Pre-charge all your devices. Consider aspirin therapy, taking one low-dose aspirin before boarding to help ward off deep-vein thrombosis (DVT). Dress comfortably in loose clothes (no jeans), slip-on shoes, maybe hoodies & compression socks. Take out your contact lens and wear your glasses. Go as make-up-free as possible—no one cares. And always use the bathroom before boarding.
Create & pack yourself an inflight comfort kit. Mine always includes:
👉 a charger wire
👉 an extra layer/wrap
👉 any needed Rx’s
👉 a sleep eye mask
👉 foam earplugs
👉 ChapStick/lip balm
👉 a toothbrush & toothpaste
👉 sinus spray
👉 chewing gum/mints
👉 anti-bacterial hand wipes (for hands & surfaces)
👉 a simple lightweight change of clothes—spills happen!
👉 wireless noise reduction headphones/earbuds (Note: wireless products will not work with in-flight entertainment systems…you have been warned!)
👉 mental distractions: a good book, magazines, games, music & audiobooks (on my iPhone), or preload movies (on my iPad)
👉 high protein snacks to avoid the low-blood sugar-induced flying hangries: dried fruit, almonds, granola bars, trail mix, cheese & crackers, cookies, chocolate bars, jerky…
👉 some swear by inflatable neck pillows to avoid the bobbing head syndrome…but they don’t work for me. Maybe I am part giraffe? But I do use an inflated pillow that I love.
👉 in the era of Covid-19, it is wise to carry a good mask in case a nearby seatmate is excessively coughing & sneezing.
One word: Endure!
Once you board, take control of your environment…in the age of space squeeze—secure your space. Create your own little bubble of defensible personal space to gain some measure of cognitive control: 86 all the seat-back magazines & unwanted stuff (gaining a precious extra inch) & make sure your carry-on items aren’t under the seat in front of you—you will need all the leg room possible. I have been known to disappear & cocoon myself by throwing a blanket over my head. Puff, everything disappears. And to help avoid getting sick on planes, use alcohol wipes to sanitize surfaces like armrests & tray tables. FYI: The latches on lavatory doors are known to be germ-friendly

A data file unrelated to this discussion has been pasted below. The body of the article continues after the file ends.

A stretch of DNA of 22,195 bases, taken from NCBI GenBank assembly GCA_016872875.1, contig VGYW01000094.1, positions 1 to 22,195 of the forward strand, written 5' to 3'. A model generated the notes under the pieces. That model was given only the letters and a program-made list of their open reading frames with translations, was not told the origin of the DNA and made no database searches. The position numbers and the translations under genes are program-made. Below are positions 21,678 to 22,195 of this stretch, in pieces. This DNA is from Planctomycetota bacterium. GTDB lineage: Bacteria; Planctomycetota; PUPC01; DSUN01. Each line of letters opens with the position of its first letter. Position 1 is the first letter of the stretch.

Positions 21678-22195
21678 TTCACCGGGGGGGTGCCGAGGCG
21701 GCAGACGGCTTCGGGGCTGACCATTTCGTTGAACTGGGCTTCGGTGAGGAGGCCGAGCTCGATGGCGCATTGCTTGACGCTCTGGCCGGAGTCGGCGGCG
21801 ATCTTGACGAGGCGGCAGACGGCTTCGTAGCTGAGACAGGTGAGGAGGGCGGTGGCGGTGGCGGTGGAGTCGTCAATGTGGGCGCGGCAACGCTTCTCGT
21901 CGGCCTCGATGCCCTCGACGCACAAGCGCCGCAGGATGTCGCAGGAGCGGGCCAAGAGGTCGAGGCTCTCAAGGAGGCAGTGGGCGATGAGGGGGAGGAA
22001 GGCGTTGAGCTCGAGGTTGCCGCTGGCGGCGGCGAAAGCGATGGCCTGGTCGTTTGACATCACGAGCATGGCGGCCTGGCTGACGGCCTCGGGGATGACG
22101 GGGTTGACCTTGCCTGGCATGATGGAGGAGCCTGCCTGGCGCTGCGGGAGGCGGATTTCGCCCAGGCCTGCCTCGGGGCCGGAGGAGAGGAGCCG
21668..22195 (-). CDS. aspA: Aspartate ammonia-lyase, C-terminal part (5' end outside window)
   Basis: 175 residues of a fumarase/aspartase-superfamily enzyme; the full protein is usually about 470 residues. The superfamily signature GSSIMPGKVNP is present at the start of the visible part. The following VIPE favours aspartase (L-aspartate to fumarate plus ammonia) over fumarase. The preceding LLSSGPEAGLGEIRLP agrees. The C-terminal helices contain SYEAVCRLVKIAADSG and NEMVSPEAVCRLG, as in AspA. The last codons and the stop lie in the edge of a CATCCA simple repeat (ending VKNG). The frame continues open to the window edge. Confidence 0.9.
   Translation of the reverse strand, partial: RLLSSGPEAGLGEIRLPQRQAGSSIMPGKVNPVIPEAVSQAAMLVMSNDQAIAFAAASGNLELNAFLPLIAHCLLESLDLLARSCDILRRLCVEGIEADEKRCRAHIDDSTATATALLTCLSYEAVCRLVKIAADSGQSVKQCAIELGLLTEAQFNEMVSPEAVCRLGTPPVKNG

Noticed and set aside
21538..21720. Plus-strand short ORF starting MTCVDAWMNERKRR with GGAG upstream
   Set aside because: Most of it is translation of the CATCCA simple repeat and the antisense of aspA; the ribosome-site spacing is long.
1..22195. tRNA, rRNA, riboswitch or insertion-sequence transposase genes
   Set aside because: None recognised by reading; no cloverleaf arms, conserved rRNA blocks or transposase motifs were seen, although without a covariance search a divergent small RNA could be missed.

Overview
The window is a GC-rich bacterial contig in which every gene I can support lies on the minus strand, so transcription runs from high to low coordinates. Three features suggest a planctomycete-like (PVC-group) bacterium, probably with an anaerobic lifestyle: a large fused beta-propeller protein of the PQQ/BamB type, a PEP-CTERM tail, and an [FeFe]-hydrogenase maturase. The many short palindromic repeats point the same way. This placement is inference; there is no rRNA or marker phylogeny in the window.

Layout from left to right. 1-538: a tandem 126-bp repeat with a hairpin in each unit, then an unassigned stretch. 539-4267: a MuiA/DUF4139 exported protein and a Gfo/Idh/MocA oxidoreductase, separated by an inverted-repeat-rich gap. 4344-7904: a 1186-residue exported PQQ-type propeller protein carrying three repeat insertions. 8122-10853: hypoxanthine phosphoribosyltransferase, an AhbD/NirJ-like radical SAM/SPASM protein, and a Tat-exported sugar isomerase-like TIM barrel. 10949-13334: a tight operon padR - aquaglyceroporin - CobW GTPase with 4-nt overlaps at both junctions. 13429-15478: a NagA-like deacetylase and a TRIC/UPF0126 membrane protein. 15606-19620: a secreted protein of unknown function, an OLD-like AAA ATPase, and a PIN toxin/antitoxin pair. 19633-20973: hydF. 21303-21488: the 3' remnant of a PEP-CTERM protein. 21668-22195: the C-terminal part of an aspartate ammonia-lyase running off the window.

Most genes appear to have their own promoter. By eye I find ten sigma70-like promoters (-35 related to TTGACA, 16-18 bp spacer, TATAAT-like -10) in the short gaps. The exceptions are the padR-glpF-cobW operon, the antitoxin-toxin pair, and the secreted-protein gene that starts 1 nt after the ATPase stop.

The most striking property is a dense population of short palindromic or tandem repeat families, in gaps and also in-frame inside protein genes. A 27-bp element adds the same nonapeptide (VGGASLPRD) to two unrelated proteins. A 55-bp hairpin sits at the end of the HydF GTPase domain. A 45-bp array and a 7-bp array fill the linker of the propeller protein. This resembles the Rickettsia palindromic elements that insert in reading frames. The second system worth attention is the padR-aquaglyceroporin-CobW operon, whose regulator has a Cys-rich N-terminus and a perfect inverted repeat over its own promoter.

If you wear a watch after boarding, adjust it immediately to your destination’s time & start thinking in that time zone: eat & sleep accordingly—it will help reduce the effects of jetlag.
Only eat when you are hungry, not when unidentified free food you did not order is slopped before you. And don’t overeat to keep jet bloat to a minimum. Better yet, eat only carb-rich foods: pasta, whole grain bread & oatmeal to make it easier to cope with the coming jetlag.
Stay properly hydrated: Avoid diuretics like caffeine & alcohol (dehydrating & disruptive of sleep patterns) & drink lots of water or electrolyte-rich solutions: juices, Gatorade, & decaffeinated green tea.
Expect turbulence…always keep your seat belt fastened, albeit loosely fastened, and visible to flight attendants so they won’t wake you up.
To prevent DVTs, perform seat isometric exercises every hour or so: flex & stretch your legs to encourage blood flow—especially in your calves, wiggle your toes, do foot pumps & leg lifts, make ankle circles & roll your shoulders. Try seat yoga or walk & stretch on your way to the bathroom.
Using sleep aids? Try natural melatonin, Tylenol PM, or Benadryl before upgrading to knock-you-out-hard Ambien-like substances. Word to the wise: Don’t take before you are at least 30 minutes airborne. And if you do, make sure you have a window seat to avoid a drug-induced stupor.
Finally, two things always make me feel fresh & almost like a million bucks: brushing my teeth regularly & putting on fresh, clean socks. What’s yours?
Remember Right View… and take deep breaths to help keep your blood pressure in check. Consider closing your eyes & meditating a little—find a peaceful place.
Before the final descent, prepare for your arrival—don’t be a travel zombie: visit the bathroom to void, moisturize, freshen up & brush your teeth. Make sure all your necessary arrival paperwork is completed. Then, before deplaning, check & recheck to ensure you haven’t forgotten anything: passport ✓, paperwork ✓, purse/wallet ✓, carry-on ✓, comfort kit ✓.
Finally, say goodbye & thank you. You arrived without incident; & it wasn’t always like this. Amazing, really.
Did we miss any secret long-haul survival techniques? Please let us know at: GSH (at) GlobalScavengerHunt (dot) com